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Bone marrow transplants appear to stop MS attacks
Idea is to 'reboot' immune system, but risky treatment not for everyone

By Kylie Taggart

OTTAWA - Three years ago, six patients with rapidly progressing multiple sclerosis were on the path to the inevitable: severe disability. But since receiving an autologous bone marrow transplant, they have had no further attacks of their MS.

These exciting preliminary results are from a bone marrow transplantation study being carried out in Ottawa, Toronto and Montreal. Full study results are expected to answer questions about the underlying cause of multiple sclerosis, and possibly lead the way for a new treatment for specific cases of MS.

Led by neurologist Dr. Mark Freedman and bone marrow transplant physician Dr. Harold Atkins at the Ottawa Hospital, the study will involve 32 patients with rapidly progressing MS. Eight patients will serve as controls and 28 will receive an autologous bone marrow transplant following the ablation of their immune system using chemotherapy. The study is funded for six years by the MS Society Scientific Research Foundation, which has asked the researchers to stagger enrolment to ensure safety as the study progresses. Eleven transplants have been carried out to date.

The idea behind "rebooting the immune system" of MS patients came from cases of MS patients who contracted leukemia. After receiving bone marrow transplants for the leukemia, their MS symptoms improved.

The first large-scale attempts at bone marrow transplants as a treatment for MS were carried out in Greece. Others researchers have followed suit, with about 125 MS patients having undergone variations of the procedure worldwide.

It is a serious procedure for a serious disease. Once recruited, patients have bone marrow removed from their pelvis. This is then frozen and stored as a safety measure. To obtain the hemato-poeitic stem cells, first a single, large dose of chemotherapy is given. This is followed by the drug G-CSF, which prompts bone marrow to produce more white blood cells. The stem cells are collected about 11 days later and are purified at the Canadian Blood Services Laboratory in Ottawa.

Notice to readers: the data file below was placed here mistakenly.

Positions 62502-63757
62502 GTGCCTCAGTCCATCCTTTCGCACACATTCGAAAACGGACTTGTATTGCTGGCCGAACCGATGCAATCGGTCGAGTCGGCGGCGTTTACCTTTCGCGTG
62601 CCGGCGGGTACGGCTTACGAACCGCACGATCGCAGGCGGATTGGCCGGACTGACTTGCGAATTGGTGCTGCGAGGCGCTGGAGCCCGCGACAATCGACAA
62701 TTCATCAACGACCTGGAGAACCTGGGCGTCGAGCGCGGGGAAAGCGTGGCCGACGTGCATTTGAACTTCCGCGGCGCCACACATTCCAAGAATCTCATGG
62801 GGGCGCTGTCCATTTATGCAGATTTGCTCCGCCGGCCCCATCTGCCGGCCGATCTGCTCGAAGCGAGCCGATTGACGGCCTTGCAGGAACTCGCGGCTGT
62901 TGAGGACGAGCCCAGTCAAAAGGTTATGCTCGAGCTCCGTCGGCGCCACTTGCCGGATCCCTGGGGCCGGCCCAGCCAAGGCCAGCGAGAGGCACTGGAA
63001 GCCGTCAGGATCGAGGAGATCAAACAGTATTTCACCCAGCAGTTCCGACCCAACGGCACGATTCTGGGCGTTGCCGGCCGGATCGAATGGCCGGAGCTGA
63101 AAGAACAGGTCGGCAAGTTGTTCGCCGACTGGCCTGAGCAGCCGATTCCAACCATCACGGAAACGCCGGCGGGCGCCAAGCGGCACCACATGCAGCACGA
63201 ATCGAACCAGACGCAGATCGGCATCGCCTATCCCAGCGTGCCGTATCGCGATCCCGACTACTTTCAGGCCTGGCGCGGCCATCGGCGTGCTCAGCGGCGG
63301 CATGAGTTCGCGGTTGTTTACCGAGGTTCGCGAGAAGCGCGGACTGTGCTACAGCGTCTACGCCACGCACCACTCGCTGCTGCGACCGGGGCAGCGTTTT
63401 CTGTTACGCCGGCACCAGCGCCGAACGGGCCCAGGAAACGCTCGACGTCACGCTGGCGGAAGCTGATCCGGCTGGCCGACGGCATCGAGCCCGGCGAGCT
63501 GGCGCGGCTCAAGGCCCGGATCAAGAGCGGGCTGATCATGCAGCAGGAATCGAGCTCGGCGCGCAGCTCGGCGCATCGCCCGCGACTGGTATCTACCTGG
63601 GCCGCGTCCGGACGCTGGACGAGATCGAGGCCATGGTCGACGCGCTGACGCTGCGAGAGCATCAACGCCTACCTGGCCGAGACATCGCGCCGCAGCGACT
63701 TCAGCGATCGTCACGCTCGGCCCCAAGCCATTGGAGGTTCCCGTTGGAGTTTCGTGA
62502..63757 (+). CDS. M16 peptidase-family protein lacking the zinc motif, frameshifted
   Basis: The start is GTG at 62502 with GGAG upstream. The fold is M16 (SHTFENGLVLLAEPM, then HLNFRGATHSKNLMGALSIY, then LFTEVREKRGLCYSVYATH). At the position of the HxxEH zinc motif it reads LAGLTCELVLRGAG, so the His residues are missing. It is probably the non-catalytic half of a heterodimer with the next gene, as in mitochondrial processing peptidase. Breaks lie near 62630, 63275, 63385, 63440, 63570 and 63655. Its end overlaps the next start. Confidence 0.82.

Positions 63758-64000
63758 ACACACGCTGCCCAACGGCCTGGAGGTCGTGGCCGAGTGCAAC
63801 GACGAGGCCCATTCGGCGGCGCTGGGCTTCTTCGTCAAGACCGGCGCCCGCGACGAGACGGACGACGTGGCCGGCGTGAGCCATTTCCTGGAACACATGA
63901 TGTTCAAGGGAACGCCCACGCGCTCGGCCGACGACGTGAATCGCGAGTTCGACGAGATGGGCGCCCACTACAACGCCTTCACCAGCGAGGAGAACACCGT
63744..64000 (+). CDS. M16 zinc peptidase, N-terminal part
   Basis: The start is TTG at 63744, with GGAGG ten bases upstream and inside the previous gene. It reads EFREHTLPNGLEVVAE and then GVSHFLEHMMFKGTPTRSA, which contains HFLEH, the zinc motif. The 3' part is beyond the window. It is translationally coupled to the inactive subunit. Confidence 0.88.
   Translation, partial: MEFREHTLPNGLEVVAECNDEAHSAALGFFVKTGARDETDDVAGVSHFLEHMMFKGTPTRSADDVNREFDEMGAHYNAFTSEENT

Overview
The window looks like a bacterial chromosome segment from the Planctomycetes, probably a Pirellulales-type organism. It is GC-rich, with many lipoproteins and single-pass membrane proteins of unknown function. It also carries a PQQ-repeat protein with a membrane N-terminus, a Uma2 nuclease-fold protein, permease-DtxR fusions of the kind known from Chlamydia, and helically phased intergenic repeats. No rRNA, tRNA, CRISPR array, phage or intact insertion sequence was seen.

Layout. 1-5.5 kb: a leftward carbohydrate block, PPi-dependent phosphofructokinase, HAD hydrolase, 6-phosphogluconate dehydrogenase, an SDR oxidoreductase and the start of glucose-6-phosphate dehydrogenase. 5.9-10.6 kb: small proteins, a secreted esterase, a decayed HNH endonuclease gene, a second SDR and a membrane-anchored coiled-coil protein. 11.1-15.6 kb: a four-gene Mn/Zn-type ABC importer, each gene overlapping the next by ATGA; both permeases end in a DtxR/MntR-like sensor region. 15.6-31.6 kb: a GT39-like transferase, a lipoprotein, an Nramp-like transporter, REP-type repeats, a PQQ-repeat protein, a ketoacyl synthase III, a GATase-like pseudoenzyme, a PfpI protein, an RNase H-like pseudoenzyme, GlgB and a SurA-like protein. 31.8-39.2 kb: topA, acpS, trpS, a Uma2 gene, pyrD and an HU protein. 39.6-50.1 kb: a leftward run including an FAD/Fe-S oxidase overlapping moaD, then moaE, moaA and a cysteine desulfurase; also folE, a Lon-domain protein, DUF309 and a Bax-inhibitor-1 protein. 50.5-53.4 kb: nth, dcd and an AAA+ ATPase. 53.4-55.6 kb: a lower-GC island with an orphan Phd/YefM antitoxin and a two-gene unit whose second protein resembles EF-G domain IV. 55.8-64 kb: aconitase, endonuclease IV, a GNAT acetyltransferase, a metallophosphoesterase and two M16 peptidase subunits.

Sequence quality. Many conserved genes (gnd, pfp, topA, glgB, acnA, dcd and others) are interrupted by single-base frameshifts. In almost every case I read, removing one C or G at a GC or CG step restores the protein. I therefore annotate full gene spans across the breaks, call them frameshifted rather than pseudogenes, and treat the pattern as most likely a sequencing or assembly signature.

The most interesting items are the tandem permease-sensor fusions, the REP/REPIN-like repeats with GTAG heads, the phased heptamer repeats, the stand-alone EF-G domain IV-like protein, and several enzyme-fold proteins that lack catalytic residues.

Patients are then given busulphan, cyclophosphamide and anti-thymocyte globulin to abolish their existing immune system. Once this is accomplished, the hematopoeitic stem cells are transplanted into the patient.

Patients are in hospital for about three weeks. Side-effects include those common to aggressive chemotherapy: nausea, fatigue, vomiting, diarrhea, dry mouth, hair loss and back pain.

Other researchers have used a less intense regimen, only to have the disease return.

"You can make the side-effects less by giving less intense chemotherapy, but then you run the risk of not completely destroying the immune system," Dr. Atkins, a physician-scientist at the Ottawa Hospital, explained in an interview.

There has been a casualty: One patient, a 40-year-old man, died of hepatic insufficiency two months after receiving the transplant, a direct result of the highly toxic agents used to wipe out the immune system. The autopsy results from this patient will help researchers understand what happens after a transplant.

"There are risks to this procedure, and it is not for everybody. But there is promise," Dr. Atkins said.

The initial results are hopeful indeed. Of the six patients who will be three years post-transplant come spring, none has shown any clinical evidence of further disease activity, Dr. Freedman, director of the multiple sclerosis research clinic at the Ottawa Hospital, said in an interview.